Classic Computer Magazine Archive COMPUTE! ISSUE 95 / APRIL 1988 / PAGE 48

The World Inside the Computer

Fred D'lgnazio, Contributing Editor

The National Gallery Of Art In Your Computer

Dr. Gerri Sinclair, professor of education at Simon Fraser University in Vancouver, British Columbia, is one of a large group of pioneers in Apple's new HyperCard environment. Dr. Sinclair and her graduate students work at Simon Fraser's EXCITE (Exemplary Center for Interactive Technologies) on three Macintosh computers: a Plus, an SE, and a Mac II. Their goal is to link the 1,645 color slides of works of art on the National Gallery of Art videodisc with a stack of HyperCard cards stored on Macintoshes.

Using Dr. Sinclair's stackware, an art history student at the university can call up a particular work of art just by typing Find followed by the artist's name, such as Find Picasso or Find Leonardo. On the HyperCard card, there is information concerning the painting, drawing, or sculpture, including the name of the artist, the name of the work, the date the work was completed, the medium, the period in art history to which the work belongs, and so on. Each card is linked with a representative slide on the videodisc. As you browse through the stack of cards, the card itself appears on a Mac screen and each work of art appears—in full color—on a monitor.

A Mini-Tour

The cards students browse through also have other unusual characteristics.

Each card in the stack has a number of buttons which link it to other cards and other information. For example, if a student clicks on a video clip button on the Mac screen, the student is taken on a mini art-history tour of the National Gallery that features the work of art he or she is studying. According to Dr. Sinclair, there are 25 full-motion video sequences in the stack excerpted from a 27-minute Tour of the National Gallery which appears at the end of the videodisc.

After taking a brief tour of the gallery, if a student presses the Interactive Comment button, a notepad appears on the screen. The student's remarks, once entered, become annotations to the information linked to the particular work of art. Also, if the student feels inspired by the work of art, he or she may press the sketchpad button to call up a sketchpad for drawing. Or the student may enter keywords which will link the work of art to other works in a report he or she is compiling. To retrieve the National Gallery's collection of Cubist works, for example, a student would type Find Cubism. All the cards representing Cubist works would flash on one screen, and the works themselves would flash on another. At the same time, an instant report (listing all cards) would be compiled by HyperCard. Last, the student could press the biography button to automatically retrieve the biography of the artist whose work is onscreen. (The search would be conducted through Grolier's Online Encyclopedia.)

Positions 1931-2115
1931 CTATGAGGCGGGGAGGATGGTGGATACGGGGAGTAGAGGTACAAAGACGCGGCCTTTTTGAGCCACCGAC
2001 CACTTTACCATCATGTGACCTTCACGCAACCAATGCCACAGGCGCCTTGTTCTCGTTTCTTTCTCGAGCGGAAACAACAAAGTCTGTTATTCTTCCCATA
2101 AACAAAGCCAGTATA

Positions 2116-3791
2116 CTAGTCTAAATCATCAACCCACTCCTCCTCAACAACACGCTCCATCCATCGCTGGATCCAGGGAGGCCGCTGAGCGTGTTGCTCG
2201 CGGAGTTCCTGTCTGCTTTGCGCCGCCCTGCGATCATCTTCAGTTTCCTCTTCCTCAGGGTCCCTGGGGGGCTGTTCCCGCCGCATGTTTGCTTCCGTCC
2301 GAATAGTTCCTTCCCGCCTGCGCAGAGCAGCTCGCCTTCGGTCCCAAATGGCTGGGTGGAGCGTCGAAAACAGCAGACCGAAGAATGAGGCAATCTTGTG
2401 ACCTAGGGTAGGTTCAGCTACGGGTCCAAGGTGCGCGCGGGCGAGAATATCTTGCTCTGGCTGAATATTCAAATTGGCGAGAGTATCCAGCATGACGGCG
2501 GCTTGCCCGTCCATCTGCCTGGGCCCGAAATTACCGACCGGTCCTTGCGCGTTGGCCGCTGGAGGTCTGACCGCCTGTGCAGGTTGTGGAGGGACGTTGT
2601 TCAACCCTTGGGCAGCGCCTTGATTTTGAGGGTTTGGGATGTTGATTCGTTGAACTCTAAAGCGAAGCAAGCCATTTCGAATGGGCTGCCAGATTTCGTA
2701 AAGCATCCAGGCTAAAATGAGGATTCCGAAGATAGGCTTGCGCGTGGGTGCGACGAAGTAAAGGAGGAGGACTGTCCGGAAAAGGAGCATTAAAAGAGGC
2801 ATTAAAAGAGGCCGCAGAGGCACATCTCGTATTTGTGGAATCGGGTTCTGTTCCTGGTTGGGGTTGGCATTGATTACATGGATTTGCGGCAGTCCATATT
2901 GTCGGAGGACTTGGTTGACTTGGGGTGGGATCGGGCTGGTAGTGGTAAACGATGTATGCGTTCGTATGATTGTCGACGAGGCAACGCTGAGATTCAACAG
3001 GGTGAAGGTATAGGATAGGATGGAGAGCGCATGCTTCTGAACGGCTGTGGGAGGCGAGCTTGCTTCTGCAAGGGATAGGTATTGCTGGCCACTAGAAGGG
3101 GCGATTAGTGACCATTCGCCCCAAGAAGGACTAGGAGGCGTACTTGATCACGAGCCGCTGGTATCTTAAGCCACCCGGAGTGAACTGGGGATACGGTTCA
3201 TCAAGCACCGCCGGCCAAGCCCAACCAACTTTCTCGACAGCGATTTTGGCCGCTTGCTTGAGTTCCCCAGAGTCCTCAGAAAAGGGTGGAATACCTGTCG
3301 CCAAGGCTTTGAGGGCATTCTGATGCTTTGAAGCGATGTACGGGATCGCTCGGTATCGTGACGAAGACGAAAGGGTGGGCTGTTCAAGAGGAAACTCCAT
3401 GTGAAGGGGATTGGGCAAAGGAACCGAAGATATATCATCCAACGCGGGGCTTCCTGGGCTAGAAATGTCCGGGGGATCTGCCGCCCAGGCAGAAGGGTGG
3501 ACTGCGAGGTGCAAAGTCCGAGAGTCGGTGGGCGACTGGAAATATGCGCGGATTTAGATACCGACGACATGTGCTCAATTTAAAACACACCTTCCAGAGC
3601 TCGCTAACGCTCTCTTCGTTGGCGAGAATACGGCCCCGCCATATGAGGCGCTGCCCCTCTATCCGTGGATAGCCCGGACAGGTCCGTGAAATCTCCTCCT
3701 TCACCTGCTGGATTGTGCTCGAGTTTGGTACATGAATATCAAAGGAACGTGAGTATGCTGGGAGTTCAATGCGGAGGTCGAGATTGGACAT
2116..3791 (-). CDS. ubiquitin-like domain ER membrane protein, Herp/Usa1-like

Toward A Multimedia Database

Dr. Sinclair and her assistants have put in about 200 of the National Gallery slides into the HyperCard stack and have created a significant template for a multimedia database. She is excited about turning the template over to students and art history professors. "I am convinced that putting together a database is one of the most important activities we should offer students in a classroom today," she says. "Through the act of compiling a database, one not only learns research skills and collects a great deal of information on a given field of study, but, perhaps more importantly, one learns how to manage information."

The Grolier Encyclopedia is currently maintained online at Simon Fraser University, but this makes looking up information in the encyclopedia relatively slow compared to the quick access to the cards on the Mac hard drive and the video images on the videodisc drives. In the future, Dr. Sinclair hopes the encyclopedia will come on a compact disc in a Hitachi or Apple CD-ROM drive connected to her multimedia database. Dr. Sinclair says: "There is a public domain stack I am using that enables you to make any word in a piece of text 'hot' or 'linkable' to any place in a stack or any other stack. With the CD-ROM in place, when you hit the biography button on the Picasso card, you will be taken to the encyclopedia articles on Picasso on the CD-ROM. And if you find more topics you'd like to pursue while reading the Picasso article (let's say you want to find out more about the Spanish Civil War after reading about Picasso's "Guernica"), then you just click on a particular word or phrase and you will go directly to another article on the CD-ROM which contains the information you are interested in."

Dr. Sinclair feels that her HyperCard environment will transform the way students research a topic or look up information. HyperCard has the ability to build an audit trail that keeps track of where you have gone in the associative web of information in which you are browsing. That way students never get lost or off-track. In fact, getting off-track becomes an integral part of the learning process.

For more information, contact: Dr. Gerri Sinclair, Faculty of Education, Simon Fraser University, Burnaby, B.C. V5A 1S6, Canada.